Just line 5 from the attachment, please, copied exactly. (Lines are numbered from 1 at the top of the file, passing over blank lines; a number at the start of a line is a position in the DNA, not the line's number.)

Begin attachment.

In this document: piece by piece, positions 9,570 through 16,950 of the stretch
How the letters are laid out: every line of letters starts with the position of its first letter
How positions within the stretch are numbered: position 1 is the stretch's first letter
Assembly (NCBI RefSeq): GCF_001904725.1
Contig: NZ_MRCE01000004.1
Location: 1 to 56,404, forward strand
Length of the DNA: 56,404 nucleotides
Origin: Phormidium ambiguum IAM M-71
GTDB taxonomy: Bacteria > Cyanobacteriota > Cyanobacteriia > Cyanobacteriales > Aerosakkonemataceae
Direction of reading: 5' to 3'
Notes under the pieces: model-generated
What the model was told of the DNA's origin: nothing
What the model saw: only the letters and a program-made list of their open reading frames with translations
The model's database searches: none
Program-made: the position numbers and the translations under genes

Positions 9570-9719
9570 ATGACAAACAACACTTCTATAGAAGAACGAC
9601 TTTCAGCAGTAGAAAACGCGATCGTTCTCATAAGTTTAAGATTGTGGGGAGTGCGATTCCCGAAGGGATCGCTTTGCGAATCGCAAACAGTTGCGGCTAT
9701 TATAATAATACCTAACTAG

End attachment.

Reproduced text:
Contig: NZ_MRCE01000004.1